I am reading Amy Chua's controversial, bestselling, non-fiction book, BATTLE HYMN OF THE TIGER MOTHER, an excerpt of which went viral on the Internet. Chua, a Chinese-American married to a Jewish law professor at Yale, has two daughters, Sophia and Lulu. Her husband and she made a pact upon marriage: Their children would be raised Jewish by faith but Chua would have charge of their education, which she undertook according to what she calls "the principles of a Chinese mother." Such mothers, she says, do not have to actually be Chinese, and many ethnic Chinese do not qualify. Rather, being a "Chinese mother" is a set of practices.
By Western standards, these practices can seem appalling. Her girls were raised to never bring home less than an A from school; to practice a musical instrument five or six hours every single day; to be forbidden such "time wasters" as sleep-overs, sports, or any extra-curricular activities that don't help out a college application; to have their mother make all their choices for them. Both girls ended up brilliant, well-behaved, and playing at Carnegie Hall. Western parents, Cha said, don't demand enough from their kids, and it does the children no good in the long run. Tough love makes kids happier because they gain real skills to propel them through a real, often harsh world.
This was on my mind a few weeks ago as I listened to President Obama's State of the Union address, in which he mentioned that American kids are falling behind in international test scores, especially in math. The president said that our kids make up for this in creative thinking and flexibility.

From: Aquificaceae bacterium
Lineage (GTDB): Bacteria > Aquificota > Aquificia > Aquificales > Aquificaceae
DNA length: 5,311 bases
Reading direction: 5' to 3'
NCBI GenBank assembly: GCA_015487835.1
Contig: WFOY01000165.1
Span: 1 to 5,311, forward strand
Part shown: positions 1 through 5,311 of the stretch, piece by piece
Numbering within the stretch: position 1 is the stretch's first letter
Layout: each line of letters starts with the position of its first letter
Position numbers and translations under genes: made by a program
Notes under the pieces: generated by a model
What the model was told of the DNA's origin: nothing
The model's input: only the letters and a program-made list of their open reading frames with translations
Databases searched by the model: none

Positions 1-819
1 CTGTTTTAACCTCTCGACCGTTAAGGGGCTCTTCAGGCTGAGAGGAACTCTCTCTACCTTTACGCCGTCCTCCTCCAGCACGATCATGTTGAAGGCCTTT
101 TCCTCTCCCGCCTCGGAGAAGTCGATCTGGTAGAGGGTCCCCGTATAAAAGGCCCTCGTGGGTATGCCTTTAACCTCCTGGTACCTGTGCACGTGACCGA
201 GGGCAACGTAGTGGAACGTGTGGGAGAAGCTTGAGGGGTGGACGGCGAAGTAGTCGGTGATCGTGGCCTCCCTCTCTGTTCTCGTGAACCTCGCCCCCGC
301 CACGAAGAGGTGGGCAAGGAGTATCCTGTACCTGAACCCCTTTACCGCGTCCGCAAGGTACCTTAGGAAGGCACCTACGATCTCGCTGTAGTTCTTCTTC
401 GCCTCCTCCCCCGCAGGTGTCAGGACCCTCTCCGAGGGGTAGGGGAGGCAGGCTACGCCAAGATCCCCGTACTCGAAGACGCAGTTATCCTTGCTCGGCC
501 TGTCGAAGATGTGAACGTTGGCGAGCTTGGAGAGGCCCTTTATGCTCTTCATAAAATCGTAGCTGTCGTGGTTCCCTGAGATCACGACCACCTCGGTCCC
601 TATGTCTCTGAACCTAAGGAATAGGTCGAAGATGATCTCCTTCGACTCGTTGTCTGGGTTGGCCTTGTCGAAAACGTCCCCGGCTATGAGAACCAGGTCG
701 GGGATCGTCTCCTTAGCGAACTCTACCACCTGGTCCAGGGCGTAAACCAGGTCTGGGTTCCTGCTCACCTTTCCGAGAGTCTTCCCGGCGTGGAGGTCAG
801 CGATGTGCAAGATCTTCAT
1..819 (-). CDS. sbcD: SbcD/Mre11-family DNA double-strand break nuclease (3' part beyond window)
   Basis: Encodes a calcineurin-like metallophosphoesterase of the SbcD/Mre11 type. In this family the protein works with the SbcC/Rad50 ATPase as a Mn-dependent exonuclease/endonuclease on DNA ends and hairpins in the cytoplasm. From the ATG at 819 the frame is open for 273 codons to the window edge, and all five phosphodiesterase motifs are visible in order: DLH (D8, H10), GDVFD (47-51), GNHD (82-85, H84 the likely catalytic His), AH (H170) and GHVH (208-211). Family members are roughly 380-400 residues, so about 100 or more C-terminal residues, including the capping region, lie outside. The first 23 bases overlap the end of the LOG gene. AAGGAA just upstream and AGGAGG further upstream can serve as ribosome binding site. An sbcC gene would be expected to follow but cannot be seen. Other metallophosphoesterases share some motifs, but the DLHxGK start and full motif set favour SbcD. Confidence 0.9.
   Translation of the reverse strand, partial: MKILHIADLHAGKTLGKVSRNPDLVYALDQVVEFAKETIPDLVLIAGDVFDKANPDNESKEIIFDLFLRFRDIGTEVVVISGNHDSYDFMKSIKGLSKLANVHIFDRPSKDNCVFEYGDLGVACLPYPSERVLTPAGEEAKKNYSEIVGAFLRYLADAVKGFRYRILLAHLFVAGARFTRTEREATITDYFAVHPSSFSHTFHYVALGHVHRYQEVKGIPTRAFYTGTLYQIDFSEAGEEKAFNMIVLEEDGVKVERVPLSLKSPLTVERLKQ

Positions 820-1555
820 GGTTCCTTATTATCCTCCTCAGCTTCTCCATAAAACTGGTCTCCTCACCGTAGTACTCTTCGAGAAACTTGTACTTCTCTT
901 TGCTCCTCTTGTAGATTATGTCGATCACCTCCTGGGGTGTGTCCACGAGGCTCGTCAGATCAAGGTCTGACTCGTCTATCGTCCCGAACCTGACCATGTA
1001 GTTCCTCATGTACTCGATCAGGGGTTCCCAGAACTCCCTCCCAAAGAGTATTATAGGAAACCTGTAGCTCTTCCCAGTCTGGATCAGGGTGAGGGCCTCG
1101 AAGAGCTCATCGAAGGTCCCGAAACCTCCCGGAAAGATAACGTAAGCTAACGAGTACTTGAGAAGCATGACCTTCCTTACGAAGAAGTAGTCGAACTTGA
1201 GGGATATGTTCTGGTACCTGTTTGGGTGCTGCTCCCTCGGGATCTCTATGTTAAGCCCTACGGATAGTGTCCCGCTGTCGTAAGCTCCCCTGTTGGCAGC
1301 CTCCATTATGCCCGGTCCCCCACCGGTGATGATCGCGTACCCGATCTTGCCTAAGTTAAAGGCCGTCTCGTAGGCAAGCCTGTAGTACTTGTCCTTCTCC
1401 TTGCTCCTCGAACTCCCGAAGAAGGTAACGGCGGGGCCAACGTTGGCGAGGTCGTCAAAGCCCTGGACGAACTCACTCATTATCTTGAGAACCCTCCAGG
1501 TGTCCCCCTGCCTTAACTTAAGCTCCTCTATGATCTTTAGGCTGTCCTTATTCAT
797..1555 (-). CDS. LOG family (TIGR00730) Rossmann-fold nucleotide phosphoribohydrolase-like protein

Yes and no. A little background here -- I hold an M.S. in education and taught the fourth grade for four years. It was during the early seventies, when American education was embracing non-drill, non-coercive, open-classroom techniques where the underlying assumption was that if learning was fun, kids would naturally learn everything. Ten years later, when I was teaching freshman English at a college, I saw the results of this: most of my students could not punctuate, spell, or identify the parts of a sentence (as in, "Your verb needs to agree with the singular subject, not that plural noun that is the object of your prepositional phrase." What verb? What's a prepositional phrase?) Many could not sound out unfamiliar words because they had not been taught phonics, only "whole-word recognition." For a while I always knew which freshmen had been to Catholic schools -- they could do those things (they also had better penmanship). Eventually, however, that disappeared as well.
Now I teach adults who want to be professional writers. Too many come to this point without the basic tools of written English, which makes the job of learning to write well much harder for them (it also means I spend hours upon hours line-editing). The truth is that there are basic subjects -- commas, multiplication tables, phonics -- that are best taught by repeated drill, so that they become so internalized they can be forgotten about, allowing the mind to concentrate on the larger purpose of whatever task is at hand. Yes, kids may find that drill boring. That doesn't mean it isn't a good thing.
Chua goes too far, in my opinion -- way too far (she rejected a hand-drawn birthday card from Lulu because Lulu had done it hastily and "Your mother deserves better.") But underneath her appalling and amusing book (she writes very well) is a serious point. For parents and aspiring writers both.